It's been a long time since I've written anything. I'll jot a note in my journal now and again, but I used to find this blog as an outlet for my thoughts and dreams and passions. I would write not only to be heard, but to better listen, to tune my own heart to hear what God was telling me.
And in the more recent rush and chaos of business to-do lists, photo editing, website updates, design projects, and emails to send, I've kept brushing off the simple and sweet habit of picking up a pen and writing. To sit and be. To hear and verbalize.
To rest and internalize takes intention.
So it's a Sunday afternoon and the house is completely calm and I'm sitting down to remind you to also breath. Despite what you feel (and the maybe not so calm space and schedule surrounding you), your life is more than a series of dizzying cycles, more than a hopeless survival. Oh I get it, life can be insane. And when it's everything we can do to stay afloat, we don't have time to find deep significance and hidden signs of glory. But if we don't, we drown.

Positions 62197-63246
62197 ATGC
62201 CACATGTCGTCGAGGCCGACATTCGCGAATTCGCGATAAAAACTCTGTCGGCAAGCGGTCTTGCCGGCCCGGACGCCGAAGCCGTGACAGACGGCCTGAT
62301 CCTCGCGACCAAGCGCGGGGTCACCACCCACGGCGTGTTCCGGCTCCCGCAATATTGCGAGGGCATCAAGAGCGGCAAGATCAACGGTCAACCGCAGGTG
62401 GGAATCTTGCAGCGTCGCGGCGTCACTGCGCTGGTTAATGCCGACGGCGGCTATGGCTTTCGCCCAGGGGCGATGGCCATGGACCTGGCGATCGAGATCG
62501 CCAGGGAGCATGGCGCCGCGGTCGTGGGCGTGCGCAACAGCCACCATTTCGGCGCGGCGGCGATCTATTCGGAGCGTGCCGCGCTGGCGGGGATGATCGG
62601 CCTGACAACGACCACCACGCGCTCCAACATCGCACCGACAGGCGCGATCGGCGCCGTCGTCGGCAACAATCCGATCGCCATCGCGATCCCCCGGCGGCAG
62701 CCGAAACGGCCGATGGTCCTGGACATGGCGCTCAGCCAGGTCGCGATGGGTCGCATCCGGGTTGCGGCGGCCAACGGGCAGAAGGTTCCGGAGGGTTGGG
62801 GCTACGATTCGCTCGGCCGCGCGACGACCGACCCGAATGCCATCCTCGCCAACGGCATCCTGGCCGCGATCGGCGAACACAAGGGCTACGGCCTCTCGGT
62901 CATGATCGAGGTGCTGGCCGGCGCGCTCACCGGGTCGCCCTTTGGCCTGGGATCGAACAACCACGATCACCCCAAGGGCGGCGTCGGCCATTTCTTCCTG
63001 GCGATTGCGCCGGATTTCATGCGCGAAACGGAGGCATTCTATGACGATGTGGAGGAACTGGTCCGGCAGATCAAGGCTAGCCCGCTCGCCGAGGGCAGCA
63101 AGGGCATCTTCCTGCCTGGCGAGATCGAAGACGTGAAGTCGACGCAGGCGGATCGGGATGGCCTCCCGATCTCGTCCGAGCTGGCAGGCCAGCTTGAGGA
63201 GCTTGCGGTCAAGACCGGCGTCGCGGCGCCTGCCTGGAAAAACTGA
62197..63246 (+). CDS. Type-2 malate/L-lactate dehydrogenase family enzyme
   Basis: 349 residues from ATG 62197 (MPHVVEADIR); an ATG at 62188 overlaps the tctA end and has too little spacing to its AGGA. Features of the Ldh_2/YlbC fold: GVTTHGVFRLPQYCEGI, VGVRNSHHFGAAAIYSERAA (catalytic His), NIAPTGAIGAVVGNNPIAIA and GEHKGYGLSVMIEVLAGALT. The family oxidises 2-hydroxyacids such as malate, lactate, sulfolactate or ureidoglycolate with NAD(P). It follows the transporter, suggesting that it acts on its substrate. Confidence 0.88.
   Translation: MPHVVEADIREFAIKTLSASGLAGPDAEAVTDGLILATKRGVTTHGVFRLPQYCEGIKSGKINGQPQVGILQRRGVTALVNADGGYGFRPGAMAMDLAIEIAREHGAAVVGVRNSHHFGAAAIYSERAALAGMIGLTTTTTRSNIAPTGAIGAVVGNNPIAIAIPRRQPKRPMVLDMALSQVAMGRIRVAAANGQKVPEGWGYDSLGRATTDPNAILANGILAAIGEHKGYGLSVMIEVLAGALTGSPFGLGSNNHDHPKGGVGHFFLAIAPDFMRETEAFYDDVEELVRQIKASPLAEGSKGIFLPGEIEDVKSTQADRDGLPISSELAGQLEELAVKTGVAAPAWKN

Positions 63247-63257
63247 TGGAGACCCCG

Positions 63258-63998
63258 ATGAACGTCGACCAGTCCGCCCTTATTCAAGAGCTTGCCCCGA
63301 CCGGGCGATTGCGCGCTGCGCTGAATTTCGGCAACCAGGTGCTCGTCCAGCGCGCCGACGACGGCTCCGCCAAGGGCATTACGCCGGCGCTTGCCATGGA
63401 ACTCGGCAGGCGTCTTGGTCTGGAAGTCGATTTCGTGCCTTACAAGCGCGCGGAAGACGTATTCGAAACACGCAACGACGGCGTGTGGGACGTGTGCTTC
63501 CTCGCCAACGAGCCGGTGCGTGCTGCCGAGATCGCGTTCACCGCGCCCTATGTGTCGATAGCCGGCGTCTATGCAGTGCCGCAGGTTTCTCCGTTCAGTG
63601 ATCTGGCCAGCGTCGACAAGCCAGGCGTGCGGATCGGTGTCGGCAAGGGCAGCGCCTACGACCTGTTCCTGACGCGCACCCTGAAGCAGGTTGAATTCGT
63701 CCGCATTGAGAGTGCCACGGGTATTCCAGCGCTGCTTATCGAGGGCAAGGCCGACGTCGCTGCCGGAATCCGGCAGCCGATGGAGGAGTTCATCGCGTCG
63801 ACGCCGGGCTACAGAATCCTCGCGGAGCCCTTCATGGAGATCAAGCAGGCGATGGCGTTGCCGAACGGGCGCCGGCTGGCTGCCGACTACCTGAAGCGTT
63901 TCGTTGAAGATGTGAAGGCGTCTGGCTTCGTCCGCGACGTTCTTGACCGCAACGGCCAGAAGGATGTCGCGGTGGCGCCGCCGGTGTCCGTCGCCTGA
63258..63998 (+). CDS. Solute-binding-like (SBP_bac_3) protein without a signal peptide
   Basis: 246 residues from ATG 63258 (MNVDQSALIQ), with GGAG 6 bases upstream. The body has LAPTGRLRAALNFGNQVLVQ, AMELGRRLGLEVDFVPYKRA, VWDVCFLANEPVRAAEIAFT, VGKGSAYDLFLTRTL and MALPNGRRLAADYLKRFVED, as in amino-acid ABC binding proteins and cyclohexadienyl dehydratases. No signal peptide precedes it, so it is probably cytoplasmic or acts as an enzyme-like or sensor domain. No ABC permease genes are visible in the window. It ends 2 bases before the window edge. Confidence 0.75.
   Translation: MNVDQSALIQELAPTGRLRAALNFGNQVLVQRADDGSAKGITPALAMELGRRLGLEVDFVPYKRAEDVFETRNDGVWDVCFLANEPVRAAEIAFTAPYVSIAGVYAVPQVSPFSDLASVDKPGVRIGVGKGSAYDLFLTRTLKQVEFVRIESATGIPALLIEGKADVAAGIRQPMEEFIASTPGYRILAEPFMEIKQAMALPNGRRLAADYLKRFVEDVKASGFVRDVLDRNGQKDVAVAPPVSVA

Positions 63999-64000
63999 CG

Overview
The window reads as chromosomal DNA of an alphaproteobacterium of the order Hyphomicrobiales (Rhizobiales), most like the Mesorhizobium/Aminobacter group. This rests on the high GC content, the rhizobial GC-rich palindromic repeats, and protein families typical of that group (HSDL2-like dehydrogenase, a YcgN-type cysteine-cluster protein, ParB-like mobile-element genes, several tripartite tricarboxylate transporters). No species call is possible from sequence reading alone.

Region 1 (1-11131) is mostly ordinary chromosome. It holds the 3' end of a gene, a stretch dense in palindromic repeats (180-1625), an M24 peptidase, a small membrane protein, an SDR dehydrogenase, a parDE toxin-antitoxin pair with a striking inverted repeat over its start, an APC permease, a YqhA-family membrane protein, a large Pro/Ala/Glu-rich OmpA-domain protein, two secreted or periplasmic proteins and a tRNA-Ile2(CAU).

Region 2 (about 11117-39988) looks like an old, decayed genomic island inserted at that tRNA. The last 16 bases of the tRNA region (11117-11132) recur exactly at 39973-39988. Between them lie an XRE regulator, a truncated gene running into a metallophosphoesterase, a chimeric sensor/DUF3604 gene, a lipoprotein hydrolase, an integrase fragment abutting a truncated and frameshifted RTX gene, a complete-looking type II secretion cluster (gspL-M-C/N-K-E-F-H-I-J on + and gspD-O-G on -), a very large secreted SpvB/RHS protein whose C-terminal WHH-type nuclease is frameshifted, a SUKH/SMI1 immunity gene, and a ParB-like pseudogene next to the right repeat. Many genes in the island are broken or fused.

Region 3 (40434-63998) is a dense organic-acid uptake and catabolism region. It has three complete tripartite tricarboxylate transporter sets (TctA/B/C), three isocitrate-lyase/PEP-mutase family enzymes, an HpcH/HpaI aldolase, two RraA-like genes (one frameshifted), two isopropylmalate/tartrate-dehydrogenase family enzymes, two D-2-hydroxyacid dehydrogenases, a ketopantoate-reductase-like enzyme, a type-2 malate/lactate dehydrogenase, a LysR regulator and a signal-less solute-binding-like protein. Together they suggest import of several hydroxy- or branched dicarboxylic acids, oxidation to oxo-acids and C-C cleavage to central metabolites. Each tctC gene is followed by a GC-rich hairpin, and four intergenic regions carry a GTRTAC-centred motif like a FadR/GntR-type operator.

This week was filled with a dull 40-hour workload of shirts to iron and steam. Lunch breaks found me editing pictures and planning music for church this Sunday. Evenings were spent at meetings, get togethers, or music practice. Add in some early mornings at church serving coffee to high schoolers and by Friday, I couldn't stand to hear that alarm go off again. But you know what my desperation gave me? More than a hunger for more time, it gave me a thirst for the Divine, for some trace of His kind hand in this chaos. I fought to see what He had for me in this.
And ironically, the more I looked the more I saw: His goodness was everywhere!
I can't tell you where you'll find it and what will catch your eye and cause the expression of praise. But I can tell that if you look, you will find. And utter a verbal, "Thank you!" Because He wants to convince you that YOU are dearly loved. How sad that we instead consume ourselves with lies that whisper the opposite.
A friend of mine sends me a text each Sunday: "Lauren, what's good??" And we talk about what's good. Not out of denial of what's hard, but out of the choice to talk about our joys and acknowledge these golden days. So I in turn ask you: